Pigeon Forge offers over 40 major attractions including Dollywood, Dixie Stampede, Ogles Water Park, Smoky Mountain Jubilee, and such other attractions as museums, theaters, comedy shows, and mini golf courses.
Shopping is popular past time in Pigeon Forge offering many unique styles of souvenir, craft and specialty shops. It is becoming known as the outlet shopping capital of the Southeast. Featuring name brands, high quality goods sold at factory-direct prices.
Gatlinburg…only 39 miles southeast of Knoxville. Gatlinburg serves as the primary Tennessee entrance to the Great Smoky Mountains National Park. Three major interstates bring visitors into the area, I-40, I-75 and I-81.
Springtime in Gatlinburg is time for The Spring Wildflower Pilgrimage a three day feast of fantastic photo opportunities, lectures, nature hikes and escorted motor tours if the Smokies most legendary scenery and color. Hosted by the expert botanists and horticulturists from the Great Smoky Mountains, the University of Tennessee and the Gatlinburg Garden Club.
Gatlinburg itself is awash in color and crisp freshness. The warming days make shopping and dining in Gatlinburg’s mountain mystique an absolute adventures.
Gatlinburg is known for being one of the South’s favorite playgrounds with over 800 miles of scenic hiking trails, horseback riding, whitewater rafting, backcountry camping, and trout fishing in clear mountain streams.
One of the finest traditions in Gatlinburg is the Great Smoky Mountain Arts & Crafts Community. Established in 1937, and designated as a Tennessee Heritage Arts & Crafts Trail, this community is internationally recognized as the largest group of independent artisans in North America. Gatlinburg celebrates many unique and entertaining events.
Winter transforms Gatlinburg into a candyland filled to the brim with millions of intoxicating gems of sparkling lights. Laughter spills down the snow-covered slopes for a full of snow skiing. The day ends with warm mulled cider and a cozy fireplace.
Every season in Gatlinburg offers its own brand of fun, entertainment, sights, sounds and flavor. It’s what makes Gatlinburg one of America’s most popular year- around destination. So come join us in the heart of the Smokies.
Sevier County is one of those counties where you can honestly say that it’s a nice place to live. It’s your hometown in the Smokies.
Spring…March has the most changeable weather. Snow or rain can fall on any day. By mid to late April, the weather becomes milder with daytime temperatures ranging from the 70’s to low 40’s at night. May temperatures can climb into the 80’s or dip into the 30’s.
Summer…By mid June, heat, Haze and high humidity are the norm. Late afternoon thundershowers occur almost daily. Average temperatures are in the upper 80’s during the day and 50’s at night.
Fall…In Mid-September, a pattern of warm, sunny days and crisp, clear nights often begins. Cool raining days occurs. An occasional dusting of snowfall.
Winter…The days during this season can be sunny and in the 70’s or snowy with highs in the 20’s. Snowfall occurs one to five times per season with substantial accumulation in the high country.
The Sevier County School System serves over eleven thousand students, with enrollment increasing annually at an approximate rate of 4.3 percent. There are three comprehensile secondary schools, three middle schools, one intermediate school, three primary schools and seven K-8 elementary schools. All of Sevier County Schools are fully accredited by the Southern Association of Colleges and Schools and the State of Tennessee. The system’s attributes of excellence have been recognized repeatedly through the Governor’s A+ Award Program.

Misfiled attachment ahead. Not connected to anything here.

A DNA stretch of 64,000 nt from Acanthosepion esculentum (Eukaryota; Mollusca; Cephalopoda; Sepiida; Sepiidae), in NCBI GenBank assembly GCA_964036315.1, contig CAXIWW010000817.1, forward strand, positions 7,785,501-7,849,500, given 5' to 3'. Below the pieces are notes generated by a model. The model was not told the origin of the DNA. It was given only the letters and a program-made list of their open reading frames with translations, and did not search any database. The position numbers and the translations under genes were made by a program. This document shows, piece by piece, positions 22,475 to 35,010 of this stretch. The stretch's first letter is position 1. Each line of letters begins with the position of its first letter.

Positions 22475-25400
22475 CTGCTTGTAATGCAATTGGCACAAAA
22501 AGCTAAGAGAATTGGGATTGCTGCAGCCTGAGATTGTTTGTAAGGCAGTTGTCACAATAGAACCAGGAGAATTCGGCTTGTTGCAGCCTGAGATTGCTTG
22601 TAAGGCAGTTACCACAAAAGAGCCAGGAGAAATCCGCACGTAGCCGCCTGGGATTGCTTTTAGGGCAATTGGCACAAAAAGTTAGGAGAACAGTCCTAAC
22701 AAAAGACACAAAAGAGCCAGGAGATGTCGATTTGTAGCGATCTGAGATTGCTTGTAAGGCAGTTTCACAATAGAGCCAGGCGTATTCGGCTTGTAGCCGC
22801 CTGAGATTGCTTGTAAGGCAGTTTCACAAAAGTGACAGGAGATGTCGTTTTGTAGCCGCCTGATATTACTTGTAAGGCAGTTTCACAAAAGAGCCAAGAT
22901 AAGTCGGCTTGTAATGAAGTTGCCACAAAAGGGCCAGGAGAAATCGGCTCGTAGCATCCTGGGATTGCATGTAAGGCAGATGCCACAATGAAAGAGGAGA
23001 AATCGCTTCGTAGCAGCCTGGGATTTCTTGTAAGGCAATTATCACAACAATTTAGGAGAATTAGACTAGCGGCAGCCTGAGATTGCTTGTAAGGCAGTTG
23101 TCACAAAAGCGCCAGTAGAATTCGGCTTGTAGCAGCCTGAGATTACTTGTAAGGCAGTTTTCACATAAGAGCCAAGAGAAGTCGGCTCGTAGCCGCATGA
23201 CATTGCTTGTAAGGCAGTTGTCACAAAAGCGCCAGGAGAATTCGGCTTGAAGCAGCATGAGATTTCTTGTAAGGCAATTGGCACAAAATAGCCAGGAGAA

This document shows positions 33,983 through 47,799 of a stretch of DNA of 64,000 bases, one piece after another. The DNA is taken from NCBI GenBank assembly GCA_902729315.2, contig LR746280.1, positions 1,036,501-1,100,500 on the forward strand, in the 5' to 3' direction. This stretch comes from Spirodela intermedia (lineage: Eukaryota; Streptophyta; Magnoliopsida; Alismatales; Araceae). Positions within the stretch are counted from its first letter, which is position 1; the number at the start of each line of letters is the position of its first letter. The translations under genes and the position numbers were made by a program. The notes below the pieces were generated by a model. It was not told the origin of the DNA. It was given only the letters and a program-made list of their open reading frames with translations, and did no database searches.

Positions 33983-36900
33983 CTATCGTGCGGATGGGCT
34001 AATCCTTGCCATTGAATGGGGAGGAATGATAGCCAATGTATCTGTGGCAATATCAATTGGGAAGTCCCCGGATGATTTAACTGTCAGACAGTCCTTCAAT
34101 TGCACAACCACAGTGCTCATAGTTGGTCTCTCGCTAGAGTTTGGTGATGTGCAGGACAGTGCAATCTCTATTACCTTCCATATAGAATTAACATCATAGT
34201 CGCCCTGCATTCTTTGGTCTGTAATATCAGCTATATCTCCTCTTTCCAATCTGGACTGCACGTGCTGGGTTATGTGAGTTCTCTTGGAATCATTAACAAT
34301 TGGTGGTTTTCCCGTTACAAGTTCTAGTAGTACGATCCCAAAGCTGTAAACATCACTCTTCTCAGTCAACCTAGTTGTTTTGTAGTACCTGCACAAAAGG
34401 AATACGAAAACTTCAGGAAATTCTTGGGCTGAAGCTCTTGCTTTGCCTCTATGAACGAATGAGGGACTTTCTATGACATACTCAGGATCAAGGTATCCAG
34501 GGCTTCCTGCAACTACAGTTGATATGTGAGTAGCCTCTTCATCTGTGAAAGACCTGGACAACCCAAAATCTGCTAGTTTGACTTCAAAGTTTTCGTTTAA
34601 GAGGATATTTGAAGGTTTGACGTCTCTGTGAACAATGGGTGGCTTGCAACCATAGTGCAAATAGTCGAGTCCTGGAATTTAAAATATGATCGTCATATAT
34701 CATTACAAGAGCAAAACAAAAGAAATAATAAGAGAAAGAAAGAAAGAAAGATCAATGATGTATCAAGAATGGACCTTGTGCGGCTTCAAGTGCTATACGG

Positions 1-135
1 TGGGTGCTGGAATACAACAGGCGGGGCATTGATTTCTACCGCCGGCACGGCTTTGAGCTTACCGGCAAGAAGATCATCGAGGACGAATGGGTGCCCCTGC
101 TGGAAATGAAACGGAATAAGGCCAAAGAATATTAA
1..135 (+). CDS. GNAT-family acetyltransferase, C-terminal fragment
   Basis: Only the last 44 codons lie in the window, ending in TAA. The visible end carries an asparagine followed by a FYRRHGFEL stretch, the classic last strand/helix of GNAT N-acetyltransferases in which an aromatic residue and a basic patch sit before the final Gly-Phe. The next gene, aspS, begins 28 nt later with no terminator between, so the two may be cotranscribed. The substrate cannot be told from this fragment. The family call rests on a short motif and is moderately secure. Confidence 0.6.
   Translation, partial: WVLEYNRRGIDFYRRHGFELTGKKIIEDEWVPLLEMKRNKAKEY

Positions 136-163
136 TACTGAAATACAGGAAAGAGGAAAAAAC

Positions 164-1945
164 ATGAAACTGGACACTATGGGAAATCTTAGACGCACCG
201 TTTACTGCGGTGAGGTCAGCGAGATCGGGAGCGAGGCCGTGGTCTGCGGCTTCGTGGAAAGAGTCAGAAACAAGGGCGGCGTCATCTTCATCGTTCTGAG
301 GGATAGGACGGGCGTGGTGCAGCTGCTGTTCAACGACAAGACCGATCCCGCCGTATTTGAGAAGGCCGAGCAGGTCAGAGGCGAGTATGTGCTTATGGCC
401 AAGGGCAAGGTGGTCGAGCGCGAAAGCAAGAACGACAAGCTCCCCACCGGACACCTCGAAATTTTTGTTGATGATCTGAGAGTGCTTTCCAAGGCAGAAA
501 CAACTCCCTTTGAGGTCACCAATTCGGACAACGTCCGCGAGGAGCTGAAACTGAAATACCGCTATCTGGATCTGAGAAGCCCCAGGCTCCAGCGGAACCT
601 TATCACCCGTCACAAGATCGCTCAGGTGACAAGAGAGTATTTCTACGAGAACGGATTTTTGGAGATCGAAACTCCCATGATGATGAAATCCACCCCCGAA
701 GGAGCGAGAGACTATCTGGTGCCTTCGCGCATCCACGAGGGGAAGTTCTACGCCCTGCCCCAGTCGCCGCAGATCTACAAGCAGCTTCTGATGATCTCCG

In addition, there are music, art, guidance, physical education and gifted programs at each school. Other support programs include drug/alcohol prevention programs, at-risk programs, and comprehensive vocational curriculum.
The student academic performance has been consistently at or above state and national averages. The system is recognized as one that prides itself in providing a safe, well-disciplined and nurturing environment in which students are challenged to meet their greatest potential socially, emotionally, intellectually and physically.
The following information is required when registering a new student to the Sevier County School System. A certified copy of the child’s birth certificate, immunization records child’s social security card and proof of address.
Many opportunities for continuing education exist in the Sevierville area. Walter State Community College offers classes at the Sevierville campus, located at 435 Dolly Parton Parkway and the main campus in nearby Morristown. The University of Tennessee and Carson Newman College are also located in the area.
Cultural and Entertainment
From the sweet sounds of the Southern Nights Theater to the electrifying performances of Lee Greenwood, the variety of the family entertainment is unsurpassed. Rounding off the selection of “Boots”, “Boogie and Blues” by Opryland Productions at the Governors Palace, plus a stellar lineup of shows at the new Sevierville Civic Center. Sevierville has become one of the fastest growing entertainment showplaces in the southeast and especially the Smokies. Sevier County’s entertainment is full of adventure, from Dollywood to Forbidden Caverns to awesome muscle cars and much more. There’s something for everyone.
Being known as one of the South’s favorite playgrounds with over 800 miles of incredible scenic hiking trails, horseback riding, whitewater rafting, backcountry camping and many other great outdoor sports With it’s breath taking vistas, vast stands of hardwood forests and it’s no wonder the Great Smoky Mountains National Park is the most popular park in America.
THE GREAT SMOKY MOUNTAINS PARK
The area offers an incredible array of events, activities and attractions with nearly 900 miles of well maintained trails wait to be hiked through rugged, wooded mountains graced with wildflowers in the spring and vivid foliage in the fall. Mountain streams offering the best in trout fishing include more than 300 miles of streams with some 70 species of fish.